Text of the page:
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Of all the boots venturing out into the world this year from R.M.Williams’ Adelaide workshop., the bestselling Craftsman will lead the way, and its distinct chisel toe and iconic tugs will be easy to track. “It’s the most recognisable boot in our stable, and it certainly stands out on the foot,” says R.M.Williams Head of Footwear Development, David Cook.
Originally built to withstand the highs and lows of the outback landscape, the Craftsman has become the ultimate expression of quality, style and versatility. From generations of farmers to suited-and-booted city slickers, celebrities and even global leaders, the universal appeal of heritage and tradition adapts to all manner of conditions.
Every nick, scratch and crease on a Craftsman boot tells a story; symbols of a life well lived. They become part of their owner’s legacy.
There was purposeful design behind the single piece of leather used in their construction, requiring only one seam at the heel. David Cook explains,
“It meant that they wouldn’t rub against the stirrup when you were riding your horse, and it also stopped the water and dust from soaking through, which was of course very important out in the bush.”
Their undeniable character also made them popular among city folk, and so the Craftsman was launched in 1966 to cover all bases. Handcrafted from the finest quality leather, it was an equally robust yet more refined version of the original one-piece of leather design. Durable for work, but also elegant for dress, it was the country boot that went to town.
In fact very little has changed since it hit the streets and stockyards nearly 60 years ago, apart from a slight shortening of the toe in the early 1980s when wider fits were introduced, creating the iconic chisel shape. “At the time, everything was round toe and a little heavier looking, so this subtle wedge tapering to a slender silhouette was more of a step into the style arena; a little bit edgy without scaring off our more conservative customers,” David says.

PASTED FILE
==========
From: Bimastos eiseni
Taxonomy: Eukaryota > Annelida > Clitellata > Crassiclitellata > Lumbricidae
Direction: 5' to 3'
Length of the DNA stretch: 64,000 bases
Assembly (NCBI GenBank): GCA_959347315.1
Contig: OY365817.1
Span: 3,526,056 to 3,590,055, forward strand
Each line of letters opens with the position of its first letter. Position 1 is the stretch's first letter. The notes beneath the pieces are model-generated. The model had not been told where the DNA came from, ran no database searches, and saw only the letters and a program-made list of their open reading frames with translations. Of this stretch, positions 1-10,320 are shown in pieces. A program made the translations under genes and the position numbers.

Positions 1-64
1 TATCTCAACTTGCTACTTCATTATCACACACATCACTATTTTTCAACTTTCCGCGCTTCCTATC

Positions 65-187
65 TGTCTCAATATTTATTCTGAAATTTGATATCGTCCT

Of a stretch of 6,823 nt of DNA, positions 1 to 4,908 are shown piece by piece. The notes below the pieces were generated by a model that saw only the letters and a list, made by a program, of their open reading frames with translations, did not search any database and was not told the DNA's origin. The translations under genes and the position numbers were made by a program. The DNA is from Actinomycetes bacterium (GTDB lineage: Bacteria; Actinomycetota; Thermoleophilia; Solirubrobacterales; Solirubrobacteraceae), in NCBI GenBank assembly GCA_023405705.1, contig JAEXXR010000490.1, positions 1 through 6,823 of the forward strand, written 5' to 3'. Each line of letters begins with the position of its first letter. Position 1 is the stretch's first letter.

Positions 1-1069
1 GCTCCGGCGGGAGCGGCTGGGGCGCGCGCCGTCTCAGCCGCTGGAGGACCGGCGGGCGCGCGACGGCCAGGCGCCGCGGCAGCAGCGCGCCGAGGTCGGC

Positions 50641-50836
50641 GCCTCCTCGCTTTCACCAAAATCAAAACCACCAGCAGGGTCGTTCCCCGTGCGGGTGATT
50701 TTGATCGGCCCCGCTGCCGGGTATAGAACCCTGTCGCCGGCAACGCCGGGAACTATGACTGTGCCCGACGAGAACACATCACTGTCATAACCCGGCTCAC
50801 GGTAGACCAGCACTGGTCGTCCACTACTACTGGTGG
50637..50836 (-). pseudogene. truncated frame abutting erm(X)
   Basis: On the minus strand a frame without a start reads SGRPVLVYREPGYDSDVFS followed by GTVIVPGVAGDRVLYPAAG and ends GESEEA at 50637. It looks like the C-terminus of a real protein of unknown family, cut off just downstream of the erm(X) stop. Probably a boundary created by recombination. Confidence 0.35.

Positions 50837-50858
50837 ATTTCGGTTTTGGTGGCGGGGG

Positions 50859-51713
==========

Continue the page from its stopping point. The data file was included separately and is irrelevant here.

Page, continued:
R.M.Williams is one of few bootmakers in the world to continue the centuries-old tradition of sewn Goodyear welt construction, enabling boots to be fixed if they’ve been worked too hard. This is what allows the brand to offer customers the ‘occasional tune up’ of their boots - the repair and replacement of sole, heel stacks and rubber, elastics and tugs. It’s the premium way to make footwear and also the only way to make it repairable; once you take a stuck-on sole off a conventional boot, there’s no going back.
The leather choices now include exotic NT crocodile, ostrich and ultra-tough kangaroo along with burnished seasonal colours inspired by nature, but they’re still cut and sewn as a single piece to ensure a perfect fit and lasting wear. Master craftsman, Steve Moore, says there are no shortcuts, with each pair finished to exacting standards.
“It would be much easier and quicker to make boots out of several pieces of leather, but here, you don’t make; you craft - it’s all about precision, and we feel a responsibility to keep standards high,”
RM advertised “Quality Goods made for those who are tired of the extravagance of cheap things,” and nothing has changed. Every boot is still made by hand, with each piece of leather passing through 80 sets of them before it’s ready to wear. “Human hands are the best craft tools,” Steve says.